missionary force of the Church.

The situation has changed. The doors that were once open are now
closed and most churches are not allowed to access children's
institutions, with the exception of the MP ROC churches. This
policy is unofficially but strongly supported by the Russian
government who want to see stability and solidarity in society and
look to the MP ROC as a means of ensuring this. With the obvious
lessening of spiritual hunger in society, MP ROC looks for new ways
to strengthen their position in the Russian generations to come.

MP ROC has sought 'to win the children's souls' by its efforts in
promoting 'Foundations of Russian Orthodox Culture' as a compulsory
school subject. This battle has gone on for almost 10 years now and
is not finished yet. Those opposing this initiative are concerned
it would lead to clericalising the educational system as well as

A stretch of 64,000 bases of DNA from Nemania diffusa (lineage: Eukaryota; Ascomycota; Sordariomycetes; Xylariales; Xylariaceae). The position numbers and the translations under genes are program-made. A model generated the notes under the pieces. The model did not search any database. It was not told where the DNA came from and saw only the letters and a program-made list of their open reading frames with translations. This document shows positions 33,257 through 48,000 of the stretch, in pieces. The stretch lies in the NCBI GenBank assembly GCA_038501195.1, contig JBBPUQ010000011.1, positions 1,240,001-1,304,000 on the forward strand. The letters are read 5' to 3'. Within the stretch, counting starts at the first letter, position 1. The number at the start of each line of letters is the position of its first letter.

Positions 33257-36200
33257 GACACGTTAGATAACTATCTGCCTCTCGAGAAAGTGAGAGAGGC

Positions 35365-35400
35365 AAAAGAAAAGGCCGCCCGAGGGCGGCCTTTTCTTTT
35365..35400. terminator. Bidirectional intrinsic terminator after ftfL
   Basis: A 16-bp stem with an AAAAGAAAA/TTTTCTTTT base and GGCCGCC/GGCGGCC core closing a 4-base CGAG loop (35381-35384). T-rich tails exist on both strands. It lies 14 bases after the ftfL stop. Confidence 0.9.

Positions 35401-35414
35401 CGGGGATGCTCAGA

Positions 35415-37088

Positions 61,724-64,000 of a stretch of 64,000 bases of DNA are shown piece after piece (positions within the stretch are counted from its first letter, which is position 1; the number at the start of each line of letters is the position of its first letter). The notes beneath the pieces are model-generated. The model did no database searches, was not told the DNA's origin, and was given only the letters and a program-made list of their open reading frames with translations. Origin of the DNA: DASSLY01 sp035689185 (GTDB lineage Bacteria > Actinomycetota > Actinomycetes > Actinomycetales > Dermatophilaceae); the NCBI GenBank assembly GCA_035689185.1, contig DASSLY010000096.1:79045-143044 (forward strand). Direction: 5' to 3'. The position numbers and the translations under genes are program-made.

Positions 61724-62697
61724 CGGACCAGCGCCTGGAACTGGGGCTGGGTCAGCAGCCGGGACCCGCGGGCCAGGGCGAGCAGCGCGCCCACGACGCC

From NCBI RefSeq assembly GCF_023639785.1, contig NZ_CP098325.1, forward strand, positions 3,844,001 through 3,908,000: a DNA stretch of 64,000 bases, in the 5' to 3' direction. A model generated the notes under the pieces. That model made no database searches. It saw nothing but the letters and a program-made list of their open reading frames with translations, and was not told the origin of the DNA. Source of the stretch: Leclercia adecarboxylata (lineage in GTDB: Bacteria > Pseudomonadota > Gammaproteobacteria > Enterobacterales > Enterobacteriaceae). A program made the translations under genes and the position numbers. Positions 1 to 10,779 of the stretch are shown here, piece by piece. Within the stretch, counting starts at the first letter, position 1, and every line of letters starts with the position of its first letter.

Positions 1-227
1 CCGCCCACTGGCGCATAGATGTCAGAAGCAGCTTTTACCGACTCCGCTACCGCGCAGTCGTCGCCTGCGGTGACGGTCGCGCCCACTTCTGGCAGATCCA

the division of children by their religion and nationality. In
extreme cases it would cause even the persecution of those whom MP
ROC considers to be 'sectarians', including all Protestants. In
September last year a seven-year-old son of a Protestant pastor in
Voronezhskaya region was severely beaten by his classmates on his
first day at school for being a non-Orthodox, after a prayer
service led by a Russian Orthodox priest.

In this 'battle for the children's souls' some priests and
activists of the MP ROC are trying to stop Protestant churches'
ministry to children, even in Sunday schools. In March this year a
United Methodist church in Smolensk was dissolved by a court order
because of its 'educational activities without a licence' -- the
church had a Sunday school attended by four children of church
members. This happened after a complaint from the MP ROC Bishop of
Smolensk, which resulted in the church being checked by various
authorities, including the Organised Crime Department of Police. A
leading Russian Christian lawyer, Vladimir Ryakhovsky, from the
Slavic Centre for Law and Justice expressed an opinion that the